The Tamils Rehabilitation Organisation (TRO) said on Tuesday that five of its staff were grabbed near an army checkpoint in the east; but the army says the story is a fabrication.
The TRO reported on Wednesday that another five staff members and their vehicle were missing.
Hagrup Haukland, head of the Nordic mission monitoring a 2002 truce, strained to its limits by recent violence, said: "It is a very bad and sad sign.
"If it is so, then the Geneva meeting may be in danger or jeopardy."
A string of attacks on the military in the minority Tamil-dominated north and east tested a 2002 truce almost to destruction, but monitors said tensions fell after the two sides agreed last week to hold direct negotiations in Switzerland.
The TRO - headquartered in the rebel capital and seen by many international aid workers as a Tiger front - said on Wednesday five of its employees had failed to turn up for a meeting in the rebel capital of Kilinochchi that was scheduled for earlier in the week.
The report comes after the Tigers said paramilitaries had kidnapped five other TRO staff near an army checkpoint and warned that the abductions could make it difficult for them to
attend peace talks with the government this month.
Brigadier Prasad Samarasinghe, the army spokesman, said "it is a baseless allegation against the security forces".
Hagrup Haukland: The Geneva
meeting may be in jeopardy
He added: "It never happened close to our checkpoint. If it had, a lot of civilians would have seen it."
A string of telephone calls and text messages from the TRO asking for help tracking down their missing staff convinced some diplomats of the veracity of the reports.
But others say the reported abductions may have been concocted to give the Tigers a better bargaining position or maybe even to pull out of the talks - an argument backed by the Sri Lankan military.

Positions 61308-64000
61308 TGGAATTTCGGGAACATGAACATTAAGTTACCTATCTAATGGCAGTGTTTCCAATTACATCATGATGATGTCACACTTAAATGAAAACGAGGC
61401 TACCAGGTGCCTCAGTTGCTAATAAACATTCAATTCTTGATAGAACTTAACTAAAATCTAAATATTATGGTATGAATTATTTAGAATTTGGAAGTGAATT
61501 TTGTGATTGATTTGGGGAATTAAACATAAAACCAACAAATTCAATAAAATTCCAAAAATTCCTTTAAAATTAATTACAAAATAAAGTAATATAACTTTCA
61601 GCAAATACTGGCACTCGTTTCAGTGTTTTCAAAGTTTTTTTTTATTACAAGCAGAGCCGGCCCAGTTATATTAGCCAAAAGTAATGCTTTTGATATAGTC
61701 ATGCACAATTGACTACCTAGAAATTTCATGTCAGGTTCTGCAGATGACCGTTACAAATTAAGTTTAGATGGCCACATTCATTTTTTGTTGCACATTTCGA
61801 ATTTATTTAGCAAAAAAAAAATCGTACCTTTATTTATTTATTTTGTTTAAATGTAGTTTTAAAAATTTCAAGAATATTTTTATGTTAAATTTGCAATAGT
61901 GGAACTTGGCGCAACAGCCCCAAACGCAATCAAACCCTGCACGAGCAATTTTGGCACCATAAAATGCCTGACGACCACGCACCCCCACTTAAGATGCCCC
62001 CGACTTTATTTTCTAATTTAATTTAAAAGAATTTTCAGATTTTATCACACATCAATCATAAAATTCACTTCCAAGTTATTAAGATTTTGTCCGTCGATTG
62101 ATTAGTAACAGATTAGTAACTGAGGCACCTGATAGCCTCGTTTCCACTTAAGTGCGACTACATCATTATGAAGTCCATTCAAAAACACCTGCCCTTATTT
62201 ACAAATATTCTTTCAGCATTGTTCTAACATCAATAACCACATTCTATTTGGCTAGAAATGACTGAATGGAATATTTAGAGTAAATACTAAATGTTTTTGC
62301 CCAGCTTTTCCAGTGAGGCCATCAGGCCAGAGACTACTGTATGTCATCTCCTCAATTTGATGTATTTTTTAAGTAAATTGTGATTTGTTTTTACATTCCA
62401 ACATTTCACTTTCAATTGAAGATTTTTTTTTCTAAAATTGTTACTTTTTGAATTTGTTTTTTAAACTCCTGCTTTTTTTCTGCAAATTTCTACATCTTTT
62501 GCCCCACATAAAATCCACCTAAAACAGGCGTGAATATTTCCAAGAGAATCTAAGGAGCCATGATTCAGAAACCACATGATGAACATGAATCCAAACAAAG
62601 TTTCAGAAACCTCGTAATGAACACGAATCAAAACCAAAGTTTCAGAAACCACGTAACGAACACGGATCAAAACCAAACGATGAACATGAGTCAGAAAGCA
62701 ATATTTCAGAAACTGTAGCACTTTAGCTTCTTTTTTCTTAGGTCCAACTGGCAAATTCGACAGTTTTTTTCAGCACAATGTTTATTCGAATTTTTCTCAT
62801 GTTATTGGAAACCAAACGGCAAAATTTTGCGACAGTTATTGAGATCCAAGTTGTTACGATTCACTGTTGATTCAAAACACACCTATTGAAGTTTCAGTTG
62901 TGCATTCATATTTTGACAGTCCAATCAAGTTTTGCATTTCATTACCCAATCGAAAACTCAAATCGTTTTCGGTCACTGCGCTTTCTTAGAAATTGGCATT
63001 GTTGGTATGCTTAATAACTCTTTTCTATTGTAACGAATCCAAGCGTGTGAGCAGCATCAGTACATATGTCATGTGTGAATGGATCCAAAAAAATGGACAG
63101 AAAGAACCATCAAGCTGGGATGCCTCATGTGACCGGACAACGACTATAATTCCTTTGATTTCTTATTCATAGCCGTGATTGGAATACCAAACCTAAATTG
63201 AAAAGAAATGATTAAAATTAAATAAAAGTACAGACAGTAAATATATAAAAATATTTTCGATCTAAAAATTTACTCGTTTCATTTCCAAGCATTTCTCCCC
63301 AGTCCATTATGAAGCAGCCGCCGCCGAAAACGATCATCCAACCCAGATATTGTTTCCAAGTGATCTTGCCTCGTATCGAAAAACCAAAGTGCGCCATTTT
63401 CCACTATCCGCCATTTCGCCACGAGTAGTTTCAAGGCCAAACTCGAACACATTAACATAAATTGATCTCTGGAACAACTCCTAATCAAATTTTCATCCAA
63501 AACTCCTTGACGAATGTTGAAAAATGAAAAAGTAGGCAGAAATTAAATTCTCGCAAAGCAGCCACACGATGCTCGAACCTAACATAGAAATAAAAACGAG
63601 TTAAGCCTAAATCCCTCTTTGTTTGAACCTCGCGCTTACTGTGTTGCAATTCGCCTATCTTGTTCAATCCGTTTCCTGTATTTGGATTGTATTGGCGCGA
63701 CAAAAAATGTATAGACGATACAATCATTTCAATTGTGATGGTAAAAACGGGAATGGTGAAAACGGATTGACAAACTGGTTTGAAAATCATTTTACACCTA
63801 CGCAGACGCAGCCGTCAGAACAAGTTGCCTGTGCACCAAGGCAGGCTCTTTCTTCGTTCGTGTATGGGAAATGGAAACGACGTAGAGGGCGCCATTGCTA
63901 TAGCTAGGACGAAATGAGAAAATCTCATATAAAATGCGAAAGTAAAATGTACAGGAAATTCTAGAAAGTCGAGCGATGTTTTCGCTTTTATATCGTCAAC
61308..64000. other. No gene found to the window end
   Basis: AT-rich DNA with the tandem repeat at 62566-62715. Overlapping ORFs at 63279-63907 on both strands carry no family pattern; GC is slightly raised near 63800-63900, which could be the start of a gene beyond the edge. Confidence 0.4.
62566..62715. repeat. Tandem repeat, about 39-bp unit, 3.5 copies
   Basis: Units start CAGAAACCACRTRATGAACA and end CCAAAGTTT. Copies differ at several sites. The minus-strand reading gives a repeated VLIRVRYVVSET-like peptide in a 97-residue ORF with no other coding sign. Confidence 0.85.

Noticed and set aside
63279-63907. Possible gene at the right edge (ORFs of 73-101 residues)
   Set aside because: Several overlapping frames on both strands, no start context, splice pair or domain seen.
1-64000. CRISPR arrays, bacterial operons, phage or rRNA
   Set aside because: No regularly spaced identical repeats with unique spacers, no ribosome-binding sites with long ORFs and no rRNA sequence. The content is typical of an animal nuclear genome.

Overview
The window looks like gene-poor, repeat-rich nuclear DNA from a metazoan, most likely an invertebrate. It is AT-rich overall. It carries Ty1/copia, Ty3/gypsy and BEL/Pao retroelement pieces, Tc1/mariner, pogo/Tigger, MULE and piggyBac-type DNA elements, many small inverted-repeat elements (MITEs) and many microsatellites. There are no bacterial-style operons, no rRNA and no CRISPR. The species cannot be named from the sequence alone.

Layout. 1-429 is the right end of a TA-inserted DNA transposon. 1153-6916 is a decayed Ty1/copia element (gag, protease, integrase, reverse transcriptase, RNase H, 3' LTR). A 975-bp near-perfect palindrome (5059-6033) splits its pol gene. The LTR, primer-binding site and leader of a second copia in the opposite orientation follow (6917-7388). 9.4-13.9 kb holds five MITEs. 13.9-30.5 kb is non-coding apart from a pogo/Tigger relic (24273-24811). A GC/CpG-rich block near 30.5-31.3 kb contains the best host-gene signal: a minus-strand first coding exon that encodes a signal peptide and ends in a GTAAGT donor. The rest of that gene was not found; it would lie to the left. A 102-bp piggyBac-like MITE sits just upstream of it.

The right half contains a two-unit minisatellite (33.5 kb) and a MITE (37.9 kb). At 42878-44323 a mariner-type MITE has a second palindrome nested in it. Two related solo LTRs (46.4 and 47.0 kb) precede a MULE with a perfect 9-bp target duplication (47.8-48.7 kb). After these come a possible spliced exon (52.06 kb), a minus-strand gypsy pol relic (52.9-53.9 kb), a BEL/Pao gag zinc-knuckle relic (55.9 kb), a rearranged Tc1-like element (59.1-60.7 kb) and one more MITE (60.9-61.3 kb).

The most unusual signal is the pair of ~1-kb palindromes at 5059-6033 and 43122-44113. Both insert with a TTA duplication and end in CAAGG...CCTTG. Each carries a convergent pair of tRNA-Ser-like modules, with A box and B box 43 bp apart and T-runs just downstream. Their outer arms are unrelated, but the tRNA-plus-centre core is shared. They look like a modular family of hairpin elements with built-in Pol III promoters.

"It would be a risky game," said one European diplomat. "If this is not true, it would eventually come out and that would really hurt them (the Tigers). But it's hard to say who did it - there are so many parties."
The TRO says both groups of five staff disappeared in areas widely said to be strongholds of the Karuna group, a breakaway Tiger faction the rebels say now acts as government-backed paramilitaries - but which this week said in a largely unverifiable statement it was now observing its own truce.
Karuna was widely blamed for an attack on the Tigers hours after the two sides agreed to talk, but diplomats say the government may have reined them in under international pressure.
But rogue army commanders and majority Sinhalese nationalists are also seen possibly wanting Geneva talks dead before they start.
"I fear the Tigers may try to delay until this is resolved. If these talks fail, it would be very difficult indeed to avoid a war"
Unnamed European diplomat
"I fear the Tigers may try to delay until this is resolved," the diplomat said. "If these talks fail, it would be very difficult indeed to avoid a war."
Suspected rebel attacks on troops in December and January tested the ceasefire so much that monitors asked if it still held at all. Tensions only reduced last Wednesday after Erik Solheim, the Norwegian envoy, brokered an agreement for the two sides to meet.